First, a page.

It’s Better to Be Late

by Kristina on October 1, 2010 · 0 comments

Some people in the business world say that lateness is a sign of irresponsibility and laziness. The same can be said about the financial world.

I feel that people who wait for the last minute to contribute into their Retirement Savings Plan are also irresponsible and unorganized.  We have approximately 365 days a year to make a contribution into our Retirement Savings Plan.  I am not sure why so many people wait until the last minute and come to the bank, and then fall into utter shock when they have to wait to be served.

If lateness is truly a sign of irresponsibility, is it better to call in sick to work than show up late?  I learned this past week that it is preferred by companies that employees arrive late than call in sick for the entire day.  Lateness IS better than never.

For this blog post I interviewed a Senior Human Resources Manager who specializes in Recruitment. Sandra worked in Human Resources at a major international hotel chain for over 20 years.  She is now employed as the Veteran Resume Writer for  Sandra focuses on Professional Resume (re)Writing, as well as Job Interview Preparation.

We sat down together and discussed the brutal honesties of our jobs and the career world.  If you are thinking of changing jobs, if you are a candidate for a promotion, or if you are just interested what happens behind closed doors, read on because Sandra is here to let us in on all the secrets that employers never tell.  Sandra confirms that it is better to be late than absent. However if we are truly sick, we should definitely stay at home.  No one (especially in the hospitality industry) can afford to have their entire staff infected with the flu.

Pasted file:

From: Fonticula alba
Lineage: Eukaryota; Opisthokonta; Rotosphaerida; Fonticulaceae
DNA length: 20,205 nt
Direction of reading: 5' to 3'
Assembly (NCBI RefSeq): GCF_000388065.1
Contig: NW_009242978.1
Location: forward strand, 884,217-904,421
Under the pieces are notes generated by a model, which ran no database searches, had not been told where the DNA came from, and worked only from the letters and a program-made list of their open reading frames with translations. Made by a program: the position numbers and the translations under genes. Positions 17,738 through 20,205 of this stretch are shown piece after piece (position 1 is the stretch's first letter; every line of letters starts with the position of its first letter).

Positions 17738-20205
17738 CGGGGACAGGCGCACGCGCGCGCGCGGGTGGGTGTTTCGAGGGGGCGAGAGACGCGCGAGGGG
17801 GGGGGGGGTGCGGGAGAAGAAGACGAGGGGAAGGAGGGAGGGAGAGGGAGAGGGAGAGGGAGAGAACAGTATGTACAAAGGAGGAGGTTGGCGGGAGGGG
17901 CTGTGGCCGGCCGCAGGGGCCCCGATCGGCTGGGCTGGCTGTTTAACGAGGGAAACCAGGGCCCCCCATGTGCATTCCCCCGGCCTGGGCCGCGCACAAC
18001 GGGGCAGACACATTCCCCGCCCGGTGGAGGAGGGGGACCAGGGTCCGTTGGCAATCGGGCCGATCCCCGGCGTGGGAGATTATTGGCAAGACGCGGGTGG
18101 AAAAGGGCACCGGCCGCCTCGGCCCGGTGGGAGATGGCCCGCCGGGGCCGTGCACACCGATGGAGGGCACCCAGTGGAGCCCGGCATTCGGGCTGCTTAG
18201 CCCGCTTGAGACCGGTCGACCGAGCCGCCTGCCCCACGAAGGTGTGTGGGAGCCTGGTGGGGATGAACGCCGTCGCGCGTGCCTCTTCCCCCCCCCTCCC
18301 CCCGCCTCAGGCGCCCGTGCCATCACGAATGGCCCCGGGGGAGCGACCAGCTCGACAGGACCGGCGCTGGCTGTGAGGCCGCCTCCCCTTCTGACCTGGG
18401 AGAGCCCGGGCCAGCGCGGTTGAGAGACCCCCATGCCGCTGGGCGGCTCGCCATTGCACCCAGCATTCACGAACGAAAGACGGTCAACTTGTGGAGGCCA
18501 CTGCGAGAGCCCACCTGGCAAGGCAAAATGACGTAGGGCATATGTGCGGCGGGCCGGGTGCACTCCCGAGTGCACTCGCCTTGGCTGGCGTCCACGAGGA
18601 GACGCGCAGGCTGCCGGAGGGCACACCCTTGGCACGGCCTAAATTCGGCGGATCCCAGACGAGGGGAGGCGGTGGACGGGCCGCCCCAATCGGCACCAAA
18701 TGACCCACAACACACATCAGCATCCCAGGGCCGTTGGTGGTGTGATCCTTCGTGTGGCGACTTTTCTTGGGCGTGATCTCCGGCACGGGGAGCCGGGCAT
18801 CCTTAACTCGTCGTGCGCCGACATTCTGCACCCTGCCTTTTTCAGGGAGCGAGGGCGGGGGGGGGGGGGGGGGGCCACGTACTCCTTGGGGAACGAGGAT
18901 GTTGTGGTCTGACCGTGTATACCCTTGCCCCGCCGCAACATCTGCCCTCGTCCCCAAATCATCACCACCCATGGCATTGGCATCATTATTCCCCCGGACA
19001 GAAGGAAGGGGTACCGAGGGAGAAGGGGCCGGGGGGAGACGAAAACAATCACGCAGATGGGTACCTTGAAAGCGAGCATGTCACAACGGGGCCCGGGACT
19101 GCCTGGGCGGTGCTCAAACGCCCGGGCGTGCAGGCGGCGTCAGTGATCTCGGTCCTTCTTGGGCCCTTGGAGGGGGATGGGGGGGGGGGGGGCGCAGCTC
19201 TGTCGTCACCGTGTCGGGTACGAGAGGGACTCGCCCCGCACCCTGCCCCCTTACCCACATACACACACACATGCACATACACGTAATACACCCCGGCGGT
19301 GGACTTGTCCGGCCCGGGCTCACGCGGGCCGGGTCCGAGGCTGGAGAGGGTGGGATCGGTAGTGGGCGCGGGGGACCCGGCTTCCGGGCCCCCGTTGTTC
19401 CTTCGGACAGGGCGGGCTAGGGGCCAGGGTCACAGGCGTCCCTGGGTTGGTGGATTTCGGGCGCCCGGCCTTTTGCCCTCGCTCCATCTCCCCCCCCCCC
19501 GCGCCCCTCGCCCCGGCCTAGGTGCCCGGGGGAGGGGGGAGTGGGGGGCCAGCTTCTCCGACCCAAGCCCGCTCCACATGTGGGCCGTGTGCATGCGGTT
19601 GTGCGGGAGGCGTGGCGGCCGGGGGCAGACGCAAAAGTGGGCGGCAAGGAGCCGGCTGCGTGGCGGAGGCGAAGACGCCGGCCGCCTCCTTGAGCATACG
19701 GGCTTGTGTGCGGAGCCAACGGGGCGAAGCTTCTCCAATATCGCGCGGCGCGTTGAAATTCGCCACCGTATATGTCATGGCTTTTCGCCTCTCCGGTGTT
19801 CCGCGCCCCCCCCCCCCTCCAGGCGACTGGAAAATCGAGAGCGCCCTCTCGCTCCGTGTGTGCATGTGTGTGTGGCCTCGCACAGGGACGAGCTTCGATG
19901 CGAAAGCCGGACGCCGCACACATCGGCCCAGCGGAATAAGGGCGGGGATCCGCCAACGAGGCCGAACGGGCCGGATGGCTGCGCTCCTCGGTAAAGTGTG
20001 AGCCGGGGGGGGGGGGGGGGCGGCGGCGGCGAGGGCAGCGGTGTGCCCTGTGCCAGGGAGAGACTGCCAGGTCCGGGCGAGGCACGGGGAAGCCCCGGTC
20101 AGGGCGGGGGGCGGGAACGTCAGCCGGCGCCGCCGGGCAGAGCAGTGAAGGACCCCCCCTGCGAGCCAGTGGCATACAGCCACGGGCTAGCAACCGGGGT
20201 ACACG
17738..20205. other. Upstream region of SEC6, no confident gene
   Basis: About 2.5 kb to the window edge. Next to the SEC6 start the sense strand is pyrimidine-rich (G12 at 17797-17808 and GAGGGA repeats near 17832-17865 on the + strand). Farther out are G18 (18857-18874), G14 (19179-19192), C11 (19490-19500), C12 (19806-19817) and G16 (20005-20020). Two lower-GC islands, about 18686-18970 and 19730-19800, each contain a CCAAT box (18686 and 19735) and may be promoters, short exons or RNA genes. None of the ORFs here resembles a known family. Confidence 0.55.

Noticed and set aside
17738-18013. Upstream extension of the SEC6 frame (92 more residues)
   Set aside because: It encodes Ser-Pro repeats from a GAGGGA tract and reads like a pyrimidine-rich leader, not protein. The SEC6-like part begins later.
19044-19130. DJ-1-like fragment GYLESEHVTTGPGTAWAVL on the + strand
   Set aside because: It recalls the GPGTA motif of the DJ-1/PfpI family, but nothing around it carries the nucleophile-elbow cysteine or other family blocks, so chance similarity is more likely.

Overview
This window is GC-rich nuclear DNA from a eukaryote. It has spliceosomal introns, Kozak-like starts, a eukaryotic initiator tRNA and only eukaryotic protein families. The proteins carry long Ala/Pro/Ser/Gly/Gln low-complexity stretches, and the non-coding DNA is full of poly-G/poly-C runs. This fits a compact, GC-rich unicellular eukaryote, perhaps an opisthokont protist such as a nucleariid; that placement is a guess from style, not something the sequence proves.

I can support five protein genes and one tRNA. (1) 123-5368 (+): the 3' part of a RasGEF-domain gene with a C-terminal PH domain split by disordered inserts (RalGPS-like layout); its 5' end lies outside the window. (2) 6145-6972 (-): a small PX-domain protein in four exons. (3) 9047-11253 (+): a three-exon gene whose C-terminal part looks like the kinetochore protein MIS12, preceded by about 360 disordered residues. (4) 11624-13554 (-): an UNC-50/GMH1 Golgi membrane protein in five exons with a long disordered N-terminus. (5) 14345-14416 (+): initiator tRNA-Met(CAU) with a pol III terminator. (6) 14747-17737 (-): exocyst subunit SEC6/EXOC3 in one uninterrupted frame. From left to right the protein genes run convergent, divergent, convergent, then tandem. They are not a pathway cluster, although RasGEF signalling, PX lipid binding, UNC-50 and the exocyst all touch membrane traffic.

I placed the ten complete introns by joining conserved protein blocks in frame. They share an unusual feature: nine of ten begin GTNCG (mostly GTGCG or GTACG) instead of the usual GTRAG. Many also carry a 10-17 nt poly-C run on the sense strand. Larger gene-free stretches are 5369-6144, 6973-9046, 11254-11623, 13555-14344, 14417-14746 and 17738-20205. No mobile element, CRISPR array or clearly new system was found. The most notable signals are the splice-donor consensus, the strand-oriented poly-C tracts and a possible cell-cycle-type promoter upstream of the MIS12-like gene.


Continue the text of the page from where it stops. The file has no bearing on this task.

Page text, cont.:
The initial interview is very important.  Sandra puts emphasis on the first 30 seconds.  She says that it is important to smile and make eye contact.  Everything counts in the interview from the way we shake hands, to our body language, and the way we sit in our chair. It is also very important to be prepared for a job interview.

This is when a Professional Career Service can become an asset.  As Sandra prepares clients for job interviews, she researches the company and provides candidates with important information about the company’s history and mission statement.  Interviewers often ask potential candidates what they know about the company, to determine if they have in fact done their research, and if they are well prepared.

According to Sandra being unprepared for an interview, and being inappropriately dressed are two deal breakers.  This could make us an undesirable candidate in the eyes of our potential employer.  It is very important to have some questions prepared. We should always ask 1-2 questions at the end of the interview.  This shows our potential employer that we are interested and also prepared.

What we wear to an interview is almost as important as what we say. Sandra cannot repeat this too many times, but the first 30 seconds are crucial.  The beginning of the interview sets the tone and establishes a first impression. Do not wear jeans or sleeveless tops.  Sandra remembers a candidate who once came to an interview in her pyjama pants. Needless to say she didn’t get the job. Short skirts and flip flops are also unacceptable interview attire for women. Men can wear a sports jacket, or a polo shirt with a collar. A full suit is not always required. Of course the interview attire depends on the job.

Our resume is also very important. Our Veteran Resume Writer Sandra says that a resume should never be longer than 2 pages.  Our employment history should be listed in chronological order, starting with the most recent.  As a general rule resumes should list employment before education, with qualifications and highlights of each position.

It is important to always have a highlight statement or a mission (objective) statement on the top of our resume.  Other important factors are volunteer work and professional associations. Personal Interests are not necessary on a resume.

If  you have a question regarding recruitment, interviews,  your resume, or general employment Sandra will be happy to respond to all questions and comments.

(Photo By MarkRamsey)

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